Your pre year-end tax planning checklist
13th April 2021
As the 2020/21 tax year comes to an end here are 6 areas (and the associated facts) you need to consider as they could very well help you to reduce your personal tax bill:
- Income Tax
- Fully utilise the basic rate band of £37,500 or, where possible, consider deferring taxable income to ensure this does not exceed £100,000, where you start to lose your annual personal allowance of £12,500.
- The Scottish higher rate of tax of 41% will apply between £43,431 to £150,000 (non-savings and non-dividend income). There are also starter and intermediate bands of 19% and 21% respectively for Scottish taxpayers.
- A step further may be ensuring your income (and/or your partners income) does not exceed £50,000 as child benefits start to be withdrawn at this level, and are fully withdrawn where income exceeds £60,000.
- Ensure you have received dividends of at least £2,000, fully utilising the 0% dividend tax band.
- Consider making charitable donations, and claiming gift aid.
- Consider restructuring any residential rental properties that are highly geared as tax relief on mortgage interest has started to be restricted for certain tax payers, and the restriction is gradually increasing.
- If you are not domiciled in the UK, review your remittances for the 2020/21 tax year well before the year-end. If you have been resident in the UK for many years, you may have become UK Deemed domicile for income and capital gains tax.
- If you or your spouse does not fully utilise the personal allowance of £12,500, 10% of this could be transferred using Marriage Allowance (where certain conditions are met), providing tax savings of £250.
- Utilise the annual tax free savings allowances of £1,000 and £500 for basic and higher rate tax payers respectively. There is no savings allowance for additional rate taxpayers
- Maximise any investments in tax free wrappers, such as ISAs
- Consider tax efficient investments such as SEIS, EIS and VCTs
- Maximise pension contributions by utilising your annual pension allowance of £40,000 (broadly where your annual income remains below £200,000)
- Capital Gains Tax
- Utilise the annual tax free CGT allowance of £12,300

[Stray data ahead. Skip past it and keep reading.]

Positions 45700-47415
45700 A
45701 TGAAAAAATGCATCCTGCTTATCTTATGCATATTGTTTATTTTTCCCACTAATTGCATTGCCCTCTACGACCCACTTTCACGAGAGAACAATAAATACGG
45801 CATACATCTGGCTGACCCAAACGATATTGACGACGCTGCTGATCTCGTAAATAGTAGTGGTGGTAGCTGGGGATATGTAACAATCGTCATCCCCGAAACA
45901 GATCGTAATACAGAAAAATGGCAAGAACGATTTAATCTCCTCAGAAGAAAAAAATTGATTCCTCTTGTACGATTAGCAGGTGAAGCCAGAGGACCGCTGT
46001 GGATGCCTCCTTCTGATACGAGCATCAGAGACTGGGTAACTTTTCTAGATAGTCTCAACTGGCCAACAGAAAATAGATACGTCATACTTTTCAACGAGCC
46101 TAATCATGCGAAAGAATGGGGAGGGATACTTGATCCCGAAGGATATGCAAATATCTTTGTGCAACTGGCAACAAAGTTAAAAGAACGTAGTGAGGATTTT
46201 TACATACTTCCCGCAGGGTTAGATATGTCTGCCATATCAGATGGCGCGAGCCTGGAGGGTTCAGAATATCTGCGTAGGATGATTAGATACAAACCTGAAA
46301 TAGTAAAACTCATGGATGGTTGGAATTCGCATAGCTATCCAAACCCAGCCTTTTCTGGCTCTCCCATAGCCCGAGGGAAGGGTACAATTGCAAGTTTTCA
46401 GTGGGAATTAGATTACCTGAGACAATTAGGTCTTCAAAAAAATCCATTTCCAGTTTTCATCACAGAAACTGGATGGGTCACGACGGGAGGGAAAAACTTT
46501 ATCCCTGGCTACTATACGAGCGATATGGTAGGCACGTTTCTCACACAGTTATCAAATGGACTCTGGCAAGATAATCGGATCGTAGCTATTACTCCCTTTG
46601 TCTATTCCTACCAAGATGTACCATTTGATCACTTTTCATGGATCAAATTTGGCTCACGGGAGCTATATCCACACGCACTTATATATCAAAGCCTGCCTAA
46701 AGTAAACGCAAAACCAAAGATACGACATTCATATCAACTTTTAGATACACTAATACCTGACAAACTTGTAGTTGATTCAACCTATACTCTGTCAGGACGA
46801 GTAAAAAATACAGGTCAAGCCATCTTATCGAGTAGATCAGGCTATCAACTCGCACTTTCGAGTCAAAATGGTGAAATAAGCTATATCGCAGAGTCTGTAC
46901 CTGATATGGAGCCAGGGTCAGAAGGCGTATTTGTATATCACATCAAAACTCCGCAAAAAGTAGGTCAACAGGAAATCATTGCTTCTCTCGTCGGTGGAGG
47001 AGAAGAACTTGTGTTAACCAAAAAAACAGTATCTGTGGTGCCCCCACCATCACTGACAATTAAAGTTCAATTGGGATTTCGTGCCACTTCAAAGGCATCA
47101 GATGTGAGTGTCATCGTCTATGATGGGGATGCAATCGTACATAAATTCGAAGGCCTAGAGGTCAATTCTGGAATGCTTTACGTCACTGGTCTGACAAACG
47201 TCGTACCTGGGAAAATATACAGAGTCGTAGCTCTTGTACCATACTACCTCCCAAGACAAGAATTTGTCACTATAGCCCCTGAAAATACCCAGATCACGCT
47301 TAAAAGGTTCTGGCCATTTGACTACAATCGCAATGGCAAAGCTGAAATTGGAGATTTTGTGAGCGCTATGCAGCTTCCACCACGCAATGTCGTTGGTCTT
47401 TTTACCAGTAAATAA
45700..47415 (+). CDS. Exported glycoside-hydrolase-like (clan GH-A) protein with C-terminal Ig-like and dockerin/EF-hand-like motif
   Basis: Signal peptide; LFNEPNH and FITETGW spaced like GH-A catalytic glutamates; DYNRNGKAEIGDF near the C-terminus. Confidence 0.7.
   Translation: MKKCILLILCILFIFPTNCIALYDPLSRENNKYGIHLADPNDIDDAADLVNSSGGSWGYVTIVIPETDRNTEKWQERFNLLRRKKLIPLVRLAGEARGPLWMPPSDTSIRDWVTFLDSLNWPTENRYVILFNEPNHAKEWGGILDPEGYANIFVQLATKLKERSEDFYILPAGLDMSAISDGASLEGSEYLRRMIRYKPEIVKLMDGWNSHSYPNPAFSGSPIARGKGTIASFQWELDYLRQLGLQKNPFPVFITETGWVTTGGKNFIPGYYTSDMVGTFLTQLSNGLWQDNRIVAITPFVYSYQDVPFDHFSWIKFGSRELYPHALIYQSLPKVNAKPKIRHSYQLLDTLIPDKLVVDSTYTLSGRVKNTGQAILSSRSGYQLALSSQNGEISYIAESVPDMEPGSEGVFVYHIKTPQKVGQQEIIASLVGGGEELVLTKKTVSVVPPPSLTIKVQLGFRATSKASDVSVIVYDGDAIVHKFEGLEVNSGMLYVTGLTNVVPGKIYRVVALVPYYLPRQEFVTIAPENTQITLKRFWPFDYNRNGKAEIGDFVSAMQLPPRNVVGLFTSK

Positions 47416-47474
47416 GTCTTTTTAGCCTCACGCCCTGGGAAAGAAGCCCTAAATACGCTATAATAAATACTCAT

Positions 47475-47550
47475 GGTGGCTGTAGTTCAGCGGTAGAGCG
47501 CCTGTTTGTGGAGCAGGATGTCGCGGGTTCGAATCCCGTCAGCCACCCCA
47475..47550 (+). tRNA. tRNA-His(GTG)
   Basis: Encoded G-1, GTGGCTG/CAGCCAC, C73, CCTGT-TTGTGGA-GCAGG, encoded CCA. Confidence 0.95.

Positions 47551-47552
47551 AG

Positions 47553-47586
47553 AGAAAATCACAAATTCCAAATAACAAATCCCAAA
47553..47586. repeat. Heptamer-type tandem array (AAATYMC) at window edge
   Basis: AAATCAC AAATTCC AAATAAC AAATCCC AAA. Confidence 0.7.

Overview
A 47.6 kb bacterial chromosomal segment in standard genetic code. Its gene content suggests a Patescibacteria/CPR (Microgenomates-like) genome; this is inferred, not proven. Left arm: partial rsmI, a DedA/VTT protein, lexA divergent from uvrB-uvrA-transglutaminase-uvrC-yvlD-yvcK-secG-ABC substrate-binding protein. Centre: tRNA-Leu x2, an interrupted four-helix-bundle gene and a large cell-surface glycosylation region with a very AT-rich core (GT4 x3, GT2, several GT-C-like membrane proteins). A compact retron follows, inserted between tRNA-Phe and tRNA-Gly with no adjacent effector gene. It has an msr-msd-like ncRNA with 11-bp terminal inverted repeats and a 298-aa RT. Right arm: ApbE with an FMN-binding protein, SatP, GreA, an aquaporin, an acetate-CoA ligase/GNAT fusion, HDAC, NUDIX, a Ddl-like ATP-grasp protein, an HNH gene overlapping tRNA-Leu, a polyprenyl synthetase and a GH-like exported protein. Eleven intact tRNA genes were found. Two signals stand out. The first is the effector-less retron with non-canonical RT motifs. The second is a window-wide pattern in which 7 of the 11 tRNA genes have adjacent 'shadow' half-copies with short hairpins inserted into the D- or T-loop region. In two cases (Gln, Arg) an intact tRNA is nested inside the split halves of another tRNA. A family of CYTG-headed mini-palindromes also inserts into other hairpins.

- Pass assets to your spouse CGT free (care required for property)
- Use past capital losses
- Don’t lose important reliefs such as principle private residence relief on your main home and Business Asset Disposal Relief on businesses and business assets
- Where your income exceeds £200,000 ensure you re-calculate your pension annual allowance (starting at £40,000) as this will possibly be tapered
- Protect a large pension pot for funds that are close to the lifetime allowance of £1,073,100
- For stakeholder pensions, consider making contributions up to £3,600 (gross) each year for your family members
- Inheritance Tax (“IHT”)
- Total gifts up to £3,000 per annum
- Gifts of £250 to as many individuals as you like free of any IHT consequences
- Gifts out of regular income can also be made free of IHT
- Consider switching current assets for those qualifying for business and agricultural reliefs as these can provide IHT relief up to 100%
- Ensure you have an up-to-date Will
- Leave your ISA to your spouse or civil partner
- Consider the use of Trusts for younger generations for further IHT protection
- Consider increasing bequests to charities to 10% of your net estate in order to reduce the IHT rate from 40% to 36%
- Pass on your pension
Please note not all of the above will be relevant to you but if you feel you could take advantage of any of these points and would like to discuss them further, please email email@example.com or call Mark Hook on 0116 2827000.
Or, if you would like more detailed information on the points related to investments or pensions, please contact our colleagues at Rowley Turton Ltd. on 0116 2822177.